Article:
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Columnist Rebecca Theodore
Columnist Rebecca Theodore

By Rebecca Theodore

The platform for striking affirmations and brazen oratory ended last weekend in New York. 17 sustainable development goals (SDGs) and 169 targets were implemented. Issues on poverty, inequality, the environment and development of peace and security dominated the discussions. Without any doubt, the 70th session of the United Nation General Assembly offered fresh fodder for optimism.

But it wasn't without its challenges.

While the determined attempts of the Sustainable Development Goals (SDGs) mirrored the weakness of the past Millennium Development Goals (MDGs), critics assert that the Sustainable Development Goals were nothing but a wave of ecstasy to appease the standings of weaker member states.

A recent edition of the Economist (19 September, 2015) advanced the ridicule by labeling the Sustainable Development Goals as "higgledy-piggledy, "bloated" and "unwieldy."

Elaborating further, Denmark UNGA 70 President Mogens Lykketoft cautioned "there will be no sustainable development without peace and security and respect for human rights."

In all truism, the new 2030 agenda for Sustainable Development marks the highpoints and the

hunger and attaining food security is commendable, but did the United Nations forget the lessons learnt from the previous Millennium Development goals (MDGs)?

Didn't the Millennium Development Goals (MDGs) teach that equality in all its forms, and issues as food security, health, and education need to be interrelatedly addressed if progress is to be seen on the social and economic fronts? Why then is the United Nations Security Council continuing to "focus on consensus and passing resolutions that reflect the lowest common denominator of opinions?"

It follows, that if the world is fighting a new form of poverty brought about by elitism and corporatism, then it is obvious that there must be a reform the United Nation Security Council if the maintenance and promotion of international peace and security, political co-operation and fundamental freedoms are to be met. An "ambitious and universal climate agreement is "an absolute must and the first real test of the world community's ability to deliver the necessary policy tools" for sustainable development."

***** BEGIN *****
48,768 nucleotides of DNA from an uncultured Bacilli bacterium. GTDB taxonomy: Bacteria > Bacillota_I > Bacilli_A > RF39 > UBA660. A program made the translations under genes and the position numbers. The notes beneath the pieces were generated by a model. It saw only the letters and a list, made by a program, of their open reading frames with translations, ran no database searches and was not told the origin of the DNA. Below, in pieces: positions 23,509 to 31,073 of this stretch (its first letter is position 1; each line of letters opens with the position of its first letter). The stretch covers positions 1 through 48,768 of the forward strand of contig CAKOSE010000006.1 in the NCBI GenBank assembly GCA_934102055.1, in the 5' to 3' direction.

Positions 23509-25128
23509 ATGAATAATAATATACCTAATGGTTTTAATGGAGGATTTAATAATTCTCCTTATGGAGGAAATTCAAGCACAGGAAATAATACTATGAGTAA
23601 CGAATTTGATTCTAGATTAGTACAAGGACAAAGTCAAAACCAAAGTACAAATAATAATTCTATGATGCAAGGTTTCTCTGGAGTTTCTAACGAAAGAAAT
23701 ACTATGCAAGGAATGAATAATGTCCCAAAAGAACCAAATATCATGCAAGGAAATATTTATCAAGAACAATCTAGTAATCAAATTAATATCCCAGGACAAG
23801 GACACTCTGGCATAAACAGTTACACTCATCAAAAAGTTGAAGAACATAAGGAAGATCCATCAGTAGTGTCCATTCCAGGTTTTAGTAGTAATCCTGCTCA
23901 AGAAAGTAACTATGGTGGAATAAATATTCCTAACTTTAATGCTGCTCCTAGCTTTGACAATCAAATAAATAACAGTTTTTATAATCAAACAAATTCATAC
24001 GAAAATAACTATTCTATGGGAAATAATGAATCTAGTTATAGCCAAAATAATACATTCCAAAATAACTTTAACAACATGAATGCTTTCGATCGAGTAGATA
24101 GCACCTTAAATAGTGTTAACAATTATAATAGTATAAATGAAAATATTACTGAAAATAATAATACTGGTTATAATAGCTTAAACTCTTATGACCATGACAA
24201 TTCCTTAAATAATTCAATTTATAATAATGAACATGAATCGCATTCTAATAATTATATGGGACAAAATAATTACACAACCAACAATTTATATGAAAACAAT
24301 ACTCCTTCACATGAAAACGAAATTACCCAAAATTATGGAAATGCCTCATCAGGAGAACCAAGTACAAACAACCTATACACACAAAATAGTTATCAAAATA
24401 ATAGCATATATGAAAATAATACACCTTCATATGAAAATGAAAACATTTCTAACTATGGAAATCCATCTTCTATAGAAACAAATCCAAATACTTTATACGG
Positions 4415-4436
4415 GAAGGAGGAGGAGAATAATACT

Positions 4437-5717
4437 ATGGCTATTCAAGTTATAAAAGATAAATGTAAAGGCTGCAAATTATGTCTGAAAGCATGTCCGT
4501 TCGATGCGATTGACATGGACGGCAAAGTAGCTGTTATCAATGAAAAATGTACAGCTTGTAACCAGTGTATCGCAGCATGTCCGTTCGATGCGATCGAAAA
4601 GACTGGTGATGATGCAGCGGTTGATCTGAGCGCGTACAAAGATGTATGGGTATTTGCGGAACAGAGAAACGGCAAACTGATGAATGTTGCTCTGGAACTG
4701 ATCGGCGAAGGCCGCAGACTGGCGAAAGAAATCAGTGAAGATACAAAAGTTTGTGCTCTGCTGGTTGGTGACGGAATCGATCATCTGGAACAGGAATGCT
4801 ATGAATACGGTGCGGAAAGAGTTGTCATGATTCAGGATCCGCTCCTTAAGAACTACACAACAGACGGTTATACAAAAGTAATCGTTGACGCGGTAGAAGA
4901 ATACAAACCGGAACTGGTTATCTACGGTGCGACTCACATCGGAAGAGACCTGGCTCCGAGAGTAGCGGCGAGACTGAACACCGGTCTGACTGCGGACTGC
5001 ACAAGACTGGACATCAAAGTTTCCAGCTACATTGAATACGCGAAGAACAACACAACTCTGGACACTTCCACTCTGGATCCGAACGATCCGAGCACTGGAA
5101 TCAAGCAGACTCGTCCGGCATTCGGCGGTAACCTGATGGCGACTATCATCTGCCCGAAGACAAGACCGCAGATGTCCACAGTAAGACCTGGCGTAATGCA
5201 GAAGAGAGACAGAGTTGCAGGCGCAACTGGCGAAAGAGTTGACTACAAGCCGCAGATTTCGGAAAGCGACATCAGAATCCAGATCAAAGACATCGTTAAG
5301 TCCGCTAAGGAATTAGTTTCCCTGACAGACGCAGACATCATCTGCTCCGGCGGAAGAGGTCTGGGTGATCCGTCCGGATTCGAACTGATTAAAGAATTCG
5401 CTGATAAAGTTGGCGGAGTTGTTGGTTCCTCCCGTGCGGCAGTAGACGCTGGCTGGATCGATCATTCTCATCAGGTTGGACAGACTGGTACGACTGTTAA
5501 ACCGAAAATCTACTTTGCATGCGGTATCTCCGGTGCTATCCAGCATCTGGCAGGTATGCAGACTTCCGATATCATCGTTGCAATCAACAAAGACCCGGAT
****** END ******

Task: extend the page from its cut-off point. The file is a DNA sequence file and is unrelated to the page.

Therefore, resolutions must be enforced by the Security Council if sustainable development goals are to be achieved beyond the 2030 deadline.

In addition,advancements made by self-declared Islamic State, the global migration crisis, the conflict in Ukraine, the Syrian civil war, and the Iran nuclear deal were also at the fore of the discussions for world peace and security. However, it seemed the United Nations General Assembly still staggered in its collective longings and aspirations to promote peace, progress, and fraternity, and to prevent wars, mass-murder, widespread poverty, and socioeconomic and political disaster.

International expert Michael W. Doyle agrees, that the United Nations General Assembly "could enhance its relevance by holding hearings with expert testimony" for not enough is being done.

Indeed, audacious rhetoric should be backed by action.

In this regard, it must also be noted that if the United Nations continue the practice of invading upon the rights and sovereignty of nations, and leaving behind irremediable damage worldwide, then it bleaks the hope that propels humanity to achieve their dreams.

Herein, the world still poses the questions that is left unanswered - Will the new Sustainable Development Goals (SDGs) be the hope that springs eternal?

(Rebecca Theodore is a syndicated columnist based in Washington DC).


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